16 comments:

tonycpsu said...

Yglesias, of all people, points out the error in your logic:

I've heard a number of conservative Catholic commentators remark numerous times that it's silly for left-wing people to be highlighting Pope Francis' thoughts on economic policy because all this stuff has been Catholic doctrine for a long time. I think this misses the point. Obviously a new pope isn't going to make up a new religious doctrine from scratch. But when you have a corpus of thinking and tradition that spans centuries, it makes a great deal of difference what you emphasize.

It might just be Francis putting more marketing gloss on the church's discussion of income inequality and concern for the poor than Benedict did, but style matters, and emphasis matters, and for whatever reason, Benedict's message didn't project the way Francis' has. This can't be discounted just because we've found a few instances where Benedict covered some of the same ground.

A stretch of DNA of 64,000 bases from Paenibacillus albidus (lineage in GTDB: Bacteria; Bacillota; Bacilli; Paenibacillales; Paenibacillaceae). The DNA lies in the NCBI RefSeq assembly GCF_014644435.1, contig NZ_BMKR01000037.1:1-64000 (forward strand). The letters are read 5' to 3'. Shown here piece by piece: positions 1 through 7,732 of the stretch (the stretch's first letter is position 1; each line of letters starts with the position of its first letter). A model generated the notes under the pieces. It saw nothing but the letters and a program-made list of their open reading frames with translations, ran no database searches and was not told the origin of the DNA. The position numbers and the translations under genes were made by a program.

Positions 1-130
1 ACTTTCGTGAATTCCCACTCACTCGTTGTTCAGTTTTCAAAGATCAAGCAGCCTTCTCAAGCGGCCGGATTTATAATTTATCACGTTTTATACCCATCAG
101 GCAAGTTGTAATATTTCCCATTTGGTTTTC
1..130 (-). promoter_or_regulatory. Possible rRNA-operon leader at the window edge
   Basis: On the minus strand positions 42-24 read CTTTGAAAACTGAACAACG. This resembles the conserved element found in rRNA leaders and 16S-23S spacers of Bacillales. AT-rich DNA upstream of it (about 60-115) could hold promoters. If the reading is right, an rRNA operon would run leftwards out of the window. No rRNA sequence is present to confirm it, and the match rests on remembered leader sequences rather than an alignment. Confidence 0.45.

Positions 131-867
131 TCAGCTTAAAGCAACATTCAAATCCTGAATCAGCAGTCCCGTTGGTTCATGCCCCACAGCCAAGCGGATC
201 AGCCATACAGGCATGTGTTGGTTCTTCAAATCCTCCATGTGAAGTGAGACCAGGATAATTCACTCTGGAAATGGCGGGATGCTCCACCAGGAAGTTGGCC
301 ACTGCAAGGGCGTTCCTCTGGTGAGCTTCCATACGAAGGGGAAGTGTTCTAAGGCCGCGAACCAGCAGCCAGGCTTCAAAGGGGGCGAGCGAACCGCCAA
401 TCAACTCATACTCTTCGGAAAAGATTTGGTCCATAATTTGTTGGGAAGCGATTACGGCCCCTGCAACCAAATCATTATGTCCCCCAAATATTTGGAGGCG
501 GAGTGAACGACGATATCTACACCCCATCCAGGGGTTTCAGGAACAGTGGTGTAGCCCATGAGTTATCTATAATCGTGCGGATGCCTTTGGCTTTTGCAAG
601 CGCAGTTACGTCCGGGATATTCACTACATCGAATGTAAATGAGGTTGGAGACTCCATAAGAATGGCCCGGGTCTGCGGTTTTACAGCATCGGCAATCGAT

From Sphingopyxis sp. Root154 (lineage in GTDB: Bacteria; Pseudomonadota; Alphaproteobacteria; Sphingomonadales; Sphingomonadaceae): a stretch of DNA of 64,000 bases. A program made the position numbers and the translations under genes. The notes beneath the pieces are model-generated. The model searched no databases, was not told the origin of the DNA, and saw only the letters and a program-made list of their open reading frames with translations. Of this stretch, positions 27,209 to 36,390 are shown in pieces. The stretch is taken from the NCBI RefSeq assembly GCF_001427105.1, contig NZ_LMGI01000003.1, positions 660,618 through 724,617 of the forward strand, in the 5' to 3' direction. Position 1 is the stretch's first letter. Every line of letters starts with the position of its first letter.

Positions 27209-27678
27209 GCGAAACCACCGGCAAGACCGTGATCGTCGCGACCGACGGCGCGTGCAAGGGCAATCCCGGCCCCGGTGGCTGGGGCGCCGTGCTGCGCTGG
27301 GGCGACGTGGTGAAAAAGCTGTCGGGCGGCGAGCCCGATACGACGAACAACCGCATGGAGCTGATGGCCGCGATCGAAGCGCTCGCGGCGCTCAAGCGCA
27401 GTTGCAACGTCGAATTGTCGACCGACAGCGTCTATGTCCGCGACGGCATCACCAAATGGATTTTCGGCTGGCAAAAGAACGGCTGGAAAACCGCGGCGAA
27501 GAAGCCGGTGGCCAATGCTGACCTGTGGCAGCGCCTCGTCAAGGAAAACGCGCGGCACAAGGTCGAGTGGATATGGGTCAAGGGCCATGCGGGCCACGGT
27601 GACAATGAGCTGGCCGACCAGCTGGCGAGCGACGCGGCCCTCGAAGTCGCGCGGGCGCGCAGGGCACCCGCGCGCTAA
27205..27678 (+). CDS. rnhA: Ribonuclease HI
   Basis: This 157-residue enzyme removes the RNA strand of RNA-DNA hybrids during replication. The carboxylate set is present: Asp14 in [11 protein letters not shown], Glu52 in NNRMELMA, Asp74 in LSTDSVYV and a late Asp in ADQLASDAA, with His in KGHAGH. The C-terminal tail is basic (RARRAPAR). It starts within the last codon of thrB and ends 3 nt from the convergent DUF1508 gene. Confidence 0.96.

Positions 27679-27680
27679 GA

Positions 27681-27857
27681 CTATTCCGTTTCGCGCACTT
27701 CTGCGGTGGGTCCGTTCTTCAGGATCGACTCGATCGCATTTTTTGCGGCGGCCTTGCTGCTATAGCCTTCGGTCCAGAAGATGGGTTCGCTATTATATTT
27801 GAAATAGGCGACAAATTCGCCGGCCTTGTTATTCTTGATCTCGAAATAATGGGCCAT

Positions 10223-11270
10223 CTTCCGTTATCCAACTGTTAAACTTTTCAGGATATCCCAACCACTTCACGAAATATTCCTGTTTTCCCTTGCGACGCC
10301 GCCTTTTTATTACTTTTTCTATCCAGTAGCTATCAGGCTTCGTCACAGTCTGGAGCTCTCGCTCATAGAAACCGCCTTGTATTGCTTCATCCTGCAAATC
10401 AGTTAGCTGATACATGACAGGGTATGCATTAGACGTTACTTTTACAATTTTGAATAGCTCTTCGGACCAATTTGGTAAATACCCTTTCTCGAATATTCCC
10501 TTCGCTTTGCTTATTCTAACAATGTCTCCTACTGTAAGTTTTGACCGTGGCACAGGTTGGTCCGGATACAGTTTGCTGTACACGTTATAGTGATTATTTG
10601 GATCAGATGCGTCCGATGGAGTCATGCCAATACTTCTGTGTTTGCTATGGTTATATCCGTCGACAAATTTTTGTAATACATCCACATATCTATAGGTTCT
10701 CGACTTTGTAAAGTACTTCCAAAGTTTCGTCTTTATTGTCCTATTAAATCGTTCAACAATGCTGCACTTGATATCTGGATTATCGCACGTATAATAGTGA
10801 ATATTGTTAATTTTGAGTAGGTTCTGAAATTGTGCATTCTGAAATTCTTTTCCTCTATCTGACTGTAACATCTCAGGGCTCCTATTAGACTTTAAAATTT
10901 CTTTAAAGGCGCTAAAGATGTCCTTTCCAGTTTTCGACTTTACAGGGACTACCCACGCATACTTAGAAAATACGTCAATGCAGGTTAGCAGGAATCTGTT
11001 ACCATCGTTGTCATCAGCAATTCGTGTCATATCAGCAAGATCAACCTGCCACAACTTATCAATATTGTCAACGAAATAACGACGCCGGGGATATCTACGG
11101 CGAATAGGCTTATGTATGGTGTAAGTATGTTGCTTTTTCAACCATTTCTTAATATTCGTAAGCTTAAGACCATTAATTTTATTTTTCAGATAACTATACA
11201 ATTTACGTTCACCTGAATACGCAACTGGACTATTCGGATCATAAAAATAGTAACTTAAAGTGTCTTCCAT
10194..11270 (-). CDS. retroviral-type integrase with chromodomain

Steve M. said...

So when Benedict puts this in a New Year's message and a pre-Christmas letter to world leaders it's a passing reference, but what Francis is doing now is more than that? What are we basing that conclusion on, apart from our desire to believe that Francis is awesome?

tonycpsu said...

I'm only a lapsed Catholic, but my understanding is the apostolic exhortation has a higher rank on the totem pole of Papal pronouncements than part of a sermon at a New Year's Day mass.

Steve M. said...

Benedict also critiqued capitalism in an annual letter to world leaders. Don't know where that ranks relative to an apostolic exhortation. Nor do I know where an encyclical letter ranks (see the John Paul quote in my post).